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Iranian leader rules out annulment

IRAN'S supreme leader said yesterday that the government would not yield to demonstrators who want a disputed presidential election annulled, effectively closing the door to compromise with the opposition.

The wife of opposition leader Mir Hossein Mousavi was defiant, saying protesters refused to buckle under a situation she compared to martial law. Mousavi's official Website said a protest was planned outside Iran's parliament for yesterday afternoon.

A helicopter could be seen hovering over central Tehran. A witness who walked through Baharestan Square in front of the parliament building around 7pm, three hours after the scheduled start of the protest, told The Associated Press it was swarmed by hundreds of riot police who did not allow people to gather even briefly.

Mousavi's Website had distanced him from the planned protest, saying it had not been organized by the reformist candidate.

But his wife, Zahra Rahnavard, a former university dean who campaigned beside him, said on another of his Websites that his followers had the constitutional right to protest and the government should not deal with them "as if martial law has been imposed in the streets."

She called for the release of all activists and protesters.

Mousavi, a former prime minister, saw his campaign transform into a protest movement after the government declared that President Mahmoud Ahmadinejad won the June 12 election. Mousavi says the result was fraudulent.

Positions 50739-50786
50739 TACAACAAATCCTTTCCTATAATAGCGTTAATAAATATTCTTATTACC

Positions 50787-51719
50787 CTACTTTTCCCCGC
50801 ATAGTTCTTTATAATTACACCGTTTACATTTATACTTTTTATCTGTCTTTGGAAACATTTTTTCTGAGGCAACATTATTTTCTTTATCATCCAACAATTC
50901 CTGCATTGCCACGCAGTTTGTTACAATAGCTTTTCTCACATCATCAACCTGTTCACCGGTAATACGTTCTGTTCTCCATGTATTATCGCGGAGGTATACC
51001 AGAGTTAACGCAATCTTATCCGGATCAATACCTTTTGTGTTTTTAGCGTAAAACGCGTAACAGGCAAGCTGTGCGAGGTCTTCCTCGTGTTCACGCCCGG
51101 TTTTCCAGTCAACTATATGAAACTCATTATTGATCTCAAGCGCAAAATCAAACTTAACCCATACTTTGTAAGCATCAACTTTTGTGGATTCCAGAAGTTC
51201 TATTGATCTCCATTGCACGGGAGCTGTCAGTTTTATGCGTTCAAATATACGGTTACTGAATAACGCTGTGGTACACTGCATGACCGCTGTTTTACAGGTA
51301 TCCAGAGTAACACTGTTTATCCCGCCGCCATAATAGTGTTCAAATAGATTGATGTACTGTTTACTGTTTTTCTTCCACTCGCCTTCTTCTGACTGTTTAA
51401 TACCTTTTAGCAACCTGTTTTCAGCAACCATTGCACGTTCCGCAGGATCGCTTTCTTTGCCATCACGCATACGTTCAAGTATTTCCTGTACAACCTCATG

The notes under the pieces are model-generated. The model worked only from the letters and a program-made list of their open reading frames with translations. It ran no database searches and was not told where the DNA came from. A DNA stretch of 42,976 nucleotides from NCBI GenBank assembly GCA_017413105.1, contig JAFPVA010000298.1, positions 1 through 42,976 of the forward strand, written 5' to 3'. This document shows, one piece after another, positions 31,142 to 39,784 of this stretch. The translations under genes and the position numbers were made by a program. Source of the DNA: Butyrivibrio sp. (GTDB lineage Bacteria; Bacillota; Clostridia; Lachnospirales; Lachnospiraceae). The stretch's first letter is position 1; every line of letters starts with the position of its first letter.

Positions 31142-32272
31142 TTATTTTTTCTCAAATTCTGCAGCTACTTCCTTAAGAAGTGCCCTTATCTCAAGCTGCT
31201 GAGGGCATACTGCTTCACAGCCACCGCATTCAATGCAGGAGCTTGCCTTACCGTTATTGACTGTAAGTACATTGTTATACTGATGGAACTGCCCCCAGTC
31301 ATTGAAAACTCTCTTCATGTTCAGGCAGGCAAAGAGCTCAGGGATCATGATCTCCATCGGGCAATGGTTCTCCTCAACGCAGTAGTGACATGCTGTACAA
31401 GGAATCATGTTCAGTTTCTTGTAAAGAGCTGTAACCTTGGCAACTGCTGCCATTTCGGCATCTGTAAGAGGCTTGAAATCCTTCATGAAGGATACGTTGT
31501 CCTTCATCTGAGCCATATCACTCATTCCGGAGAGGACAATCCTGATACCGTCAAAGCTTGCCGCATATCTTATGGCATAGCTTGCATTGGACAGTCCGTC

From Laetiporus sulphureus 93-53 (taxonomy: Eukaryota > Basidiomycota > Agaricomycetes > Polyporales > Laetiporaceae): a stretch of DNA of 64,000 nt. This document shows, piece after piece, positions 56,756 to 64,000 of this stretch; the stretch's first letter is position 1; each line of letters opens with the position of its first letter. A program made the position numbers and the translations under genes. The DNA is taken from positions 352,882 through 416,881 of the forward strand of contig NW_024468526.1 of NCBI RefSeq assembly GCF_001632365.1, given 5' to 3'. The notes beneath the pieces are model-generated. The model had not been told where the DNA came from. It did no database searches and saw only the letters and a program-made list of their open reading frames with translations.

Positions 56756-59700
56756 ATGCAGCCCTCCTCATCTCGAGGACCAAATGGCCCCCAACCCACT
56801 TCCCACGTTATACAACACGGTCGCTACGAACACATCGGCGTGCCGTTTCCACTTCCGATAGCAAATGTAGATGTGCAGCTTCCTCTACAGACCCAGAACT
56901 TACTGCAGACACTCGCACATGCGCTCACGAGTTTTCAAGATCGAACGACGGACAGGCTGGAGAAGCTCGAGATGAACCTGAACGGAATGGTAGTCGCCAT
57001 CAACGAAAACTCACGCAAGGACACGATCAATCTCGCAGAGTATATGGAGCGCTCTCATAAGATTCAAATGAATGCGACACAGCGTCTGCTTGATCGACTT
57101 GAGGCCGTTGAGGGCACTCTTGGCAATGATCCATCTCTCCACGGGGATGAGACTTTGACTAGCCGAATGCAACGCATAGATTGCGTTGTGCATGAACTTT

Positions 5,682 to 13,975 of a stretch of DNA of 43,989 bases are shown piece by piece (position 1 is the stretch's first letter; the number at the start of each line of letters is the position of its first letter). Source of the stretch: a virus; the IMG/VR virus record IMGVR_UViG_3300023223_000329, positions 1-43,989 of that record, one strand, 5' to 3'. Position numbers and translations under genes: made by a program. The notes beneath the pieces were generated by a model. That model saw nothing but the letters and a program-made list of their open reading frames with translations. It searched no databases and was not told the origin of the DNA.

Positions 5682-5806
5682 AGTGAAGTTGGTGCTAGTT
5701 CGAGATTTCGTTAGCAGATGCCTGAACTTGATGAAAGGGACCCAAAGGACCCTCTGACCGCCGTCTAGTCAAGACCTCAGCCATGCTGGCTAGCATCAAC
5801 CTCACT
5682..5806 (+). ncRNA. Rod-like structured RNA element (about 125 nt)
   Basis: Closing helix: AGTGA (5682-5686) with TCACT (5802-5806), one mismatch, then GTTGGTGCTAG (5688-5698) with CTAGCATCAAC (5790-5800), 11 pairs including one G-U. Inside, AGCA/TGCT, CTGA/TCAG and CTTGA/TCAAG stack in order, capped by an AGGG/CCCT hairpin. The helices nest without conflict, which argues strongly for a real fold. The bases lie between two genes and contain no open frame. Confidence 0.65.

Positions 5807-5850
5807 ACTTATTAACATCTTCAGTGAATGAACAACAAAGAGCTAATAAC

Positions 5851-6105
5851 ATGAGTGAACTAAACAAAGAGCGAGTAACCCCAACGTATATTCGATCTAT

Direct challenge

Supreme Leader Ayatollah Ali Khamenei has ordered the protests to end, leaving Mousavi with the choice of restraining followers or continuing to directly challenge the country's ultimate authority.

"On the current situation, I was insisting and will insist on implementation of the law. That means, we will not go one step beyond the law," Khamenei said on state television. "For sure, neither the system nor the people will yield to pressure at any price."

He told opposition supporters once again to halt their protests and accused the United States, Britain and other foreign powers of fomenting days of unprecedented street protests over the vote.

Meanwhile yesterday a conservative candidate in the disputed presidential election said he was withdrawing his complaints about voting fraud for the sake of the country, state television reported.

The announcement by Mohsen Rezaie, a former commander of the elite Revolutionary Guards, moved the cleric-led government one step closer to a final declaration of victory for Ahmadinejad.

Iran also said that it was considering downgrading ties with Britain, which it has directly accused of spying in recent days.

The government accused Britain of using spies to foment the protests. Iran expelled two British diplomats on Tuesday. UK Prime Minister Gordon Brown announced that two Iranian diplomats were being sent home in retaliation.


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